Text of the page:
Spain’s parliament approves new 2-week lockdown extension
Spain’s left-wing minority government succeeded Wednesday in maintaining the country’s lockdown in place despite criticism from opposition parties, as the national parliament endorsed a new—the fifth in a row—two-week extension of the state of emergency.
Spain’s lockdown which has succeed in reining in a COVID-19 outbreak that has claimed over 27,000 lives in the country will now last at least until June 7. The government says at least one more two-week extension will still be needed to complete what it considers a necessarily cautious return of centralized control over health policy to the governors of its 17 regions.
“The path we are on is the only one that can possibly beat the virus,” Prime Minister Pedro Sánchez told a chamber with only a handful of members to limit contagion risks. “Thanks to all the parliament members who have supported the state of emergency because with their vote they have saved thousands of lives.”
Parliament approved the government’s extension request by 177 votes to 161, with 11 abstentions.
Since the start of the national lockdown on March 14, more than 230,000 infections have been confirmed by laboratory tests in Spain but the number of new infections has been falling.
Sánchez argued that Spain still needs to keep a tight control over the health situation as it starts to loosen restrictions and restart economic activity. Small shops have reopened in most of the country, but not in hard-hit Madrid and Barcelona. Travel between provinces remains strictly limited.
Sánchez’s support had been waning with every vote to extend the state of emergency, which gives the government the power to restrict constitutional rights such as free movement and assembly—key to its sanitary lockdown. The main opposition conservative Popular Party and the far-right Vox party voted “No” on Wednesday.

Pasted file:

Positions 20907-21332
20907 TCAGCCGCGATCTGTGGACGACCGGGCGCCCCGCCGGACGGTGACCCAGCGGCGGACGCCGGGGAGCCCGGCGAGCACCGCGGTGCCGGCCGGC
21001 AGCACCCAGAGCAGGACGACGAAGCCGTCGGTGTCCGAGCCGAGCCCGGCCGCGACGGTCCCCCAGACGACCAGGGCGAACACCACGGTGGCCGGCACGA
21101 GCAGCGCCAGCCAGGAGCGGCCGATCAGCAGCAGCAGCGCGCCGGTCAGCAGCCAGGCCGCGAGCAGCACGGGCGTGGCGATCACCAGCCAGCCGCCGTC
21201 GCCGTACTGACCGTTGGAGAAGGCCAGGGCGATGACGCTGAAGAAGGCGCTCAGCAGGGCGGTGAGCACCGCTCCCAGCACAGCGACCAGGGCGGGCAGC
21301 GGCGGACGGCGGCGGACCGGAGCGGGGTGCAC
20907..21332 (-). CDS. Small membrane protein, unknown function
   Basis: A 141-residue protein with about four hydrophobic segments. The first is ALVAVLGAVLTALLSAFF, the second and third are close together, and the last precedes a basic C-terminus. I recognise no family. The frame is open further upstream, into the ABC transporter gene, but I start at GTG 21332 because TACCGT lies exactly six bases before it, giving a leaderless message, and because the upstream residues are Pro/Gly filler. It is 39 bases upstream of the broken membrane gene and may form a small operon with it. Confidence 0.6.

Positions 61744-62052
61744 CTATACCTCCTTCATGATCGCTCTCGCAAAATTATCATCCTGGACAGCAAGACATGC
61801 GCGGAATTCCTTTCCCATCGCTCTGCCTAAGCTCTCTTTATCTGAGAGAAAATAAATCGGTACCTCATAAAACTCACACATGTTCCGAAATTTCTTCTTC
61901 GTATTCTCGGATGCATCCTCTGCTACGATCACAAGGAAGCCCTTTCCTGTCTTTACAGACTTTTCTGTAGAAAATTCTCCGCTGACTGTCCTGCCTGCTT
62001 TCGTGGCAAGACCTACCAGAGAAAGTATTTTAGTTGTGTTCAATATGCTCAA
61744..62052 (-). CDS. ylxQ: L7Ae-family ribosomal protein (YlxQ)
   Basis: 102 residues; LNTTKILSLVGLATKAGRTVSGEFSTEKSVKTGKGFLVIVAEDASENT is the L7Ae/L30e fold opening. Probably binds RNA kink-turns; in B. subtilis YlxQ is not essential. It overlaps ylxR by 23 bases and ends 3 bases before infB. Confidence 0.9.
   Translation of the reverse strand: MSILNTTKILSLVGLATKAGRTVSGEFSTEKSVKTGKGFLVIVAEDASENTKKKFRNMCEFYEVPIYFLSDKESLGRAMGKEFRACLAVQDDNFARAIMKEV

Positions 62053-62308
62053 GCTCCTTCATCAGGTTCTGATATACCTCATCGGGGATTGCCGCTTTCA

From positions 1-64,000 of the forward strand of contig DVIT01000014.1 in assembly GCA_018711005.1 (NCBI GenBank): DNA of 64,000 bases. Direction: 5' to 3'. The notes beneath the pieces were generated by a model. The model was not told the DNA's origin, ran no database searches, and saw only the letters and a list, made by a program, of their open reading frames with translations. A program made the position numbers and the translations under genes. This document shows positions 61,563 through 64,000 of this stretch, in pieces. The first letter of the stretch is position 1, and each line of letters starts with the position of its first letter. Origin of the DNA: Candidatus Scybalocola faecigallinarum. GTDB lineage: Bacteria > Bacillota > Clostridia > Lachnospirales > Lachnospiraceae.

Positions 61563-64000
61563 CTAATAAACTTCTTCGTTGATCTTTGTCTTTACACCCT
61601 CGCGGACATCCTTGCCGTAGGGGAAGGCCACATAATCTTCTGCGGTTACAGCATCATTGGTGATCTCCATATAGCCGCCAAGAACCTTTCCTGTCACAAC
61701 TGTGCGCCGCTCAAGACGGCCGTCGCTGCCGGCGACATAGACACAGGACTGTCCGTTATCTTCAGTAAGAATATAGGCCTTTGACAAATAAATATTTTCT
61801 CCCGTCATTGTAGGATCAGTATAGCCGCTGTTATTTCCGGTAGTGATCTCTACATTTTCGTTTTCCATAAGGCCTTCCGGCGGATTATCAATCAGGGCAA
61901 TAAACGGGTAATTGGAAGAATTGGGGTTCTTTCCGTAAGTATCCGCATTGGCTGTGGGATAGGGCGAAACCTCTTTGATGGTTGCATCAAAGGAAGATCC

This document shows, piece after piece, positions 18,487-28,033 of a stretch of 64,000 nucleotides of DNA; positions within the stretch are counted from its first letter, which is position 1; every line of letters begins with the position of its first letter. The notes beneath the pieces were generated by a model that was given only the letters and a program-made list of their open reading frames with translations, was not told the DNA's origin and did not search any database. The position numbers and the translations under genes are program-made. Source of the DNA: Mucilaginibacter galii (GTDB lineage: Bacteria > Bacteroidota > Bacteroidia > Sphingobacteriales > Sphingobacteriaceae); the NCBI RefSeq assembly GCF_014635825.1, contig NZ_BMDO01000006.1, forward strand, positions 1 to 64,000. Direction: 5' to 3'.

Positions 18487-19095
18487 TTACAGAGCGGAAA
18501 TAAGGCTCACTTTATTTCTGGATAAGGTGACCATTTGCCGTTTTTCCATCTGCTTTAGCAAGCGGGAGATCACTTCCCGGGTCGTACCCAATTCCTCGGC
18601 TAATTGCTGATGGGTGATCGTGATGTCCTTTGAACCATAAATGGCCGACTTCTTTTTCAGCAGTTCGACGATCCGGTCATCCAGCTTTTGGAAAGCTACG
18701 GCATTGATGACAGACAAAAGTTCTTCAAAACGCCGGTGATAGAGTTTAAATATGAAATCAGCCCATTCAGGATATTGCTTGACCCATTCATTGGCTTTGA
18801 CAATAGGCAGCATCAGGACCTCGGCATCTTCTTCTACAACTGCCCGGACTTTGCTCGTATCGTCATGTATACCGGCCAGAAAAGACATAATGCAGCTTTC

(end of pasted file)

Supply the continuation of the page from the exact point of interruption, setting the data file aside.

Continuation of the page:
Both right-wing parties accuse the government of being responsible for the impact of the pandemic that threatened to collapse the nation’s health system managed by Spain’s regions until the state of emergency centralized all efforts.
“You are like a headless chicken running around not knowing what to do,” Popular Party leader Pablo Casado told Sánchez. “To endorse your extension would be irresponsible.”
But Sánchez has proven adroit at cobbling together support from opposition parties across the political spectrum. The Socialist leader’s government, which is formed in coalition with the left-wing, anti-austerity United We Can party, has maintained the backing of the center-right Citizens and the Basque regionalist party PNV to keep the state of emergency intact.
Catalonia’s separatist parties, meanwhile, continued to clamor for the end to what they consider an interference of the national government in their affairs.
The Citizens party gave its support after the government reduced its original position of wanting a one-month extension and settling for two weeks. PNV was appeased by the government increasing the role of the regions in decision-making.
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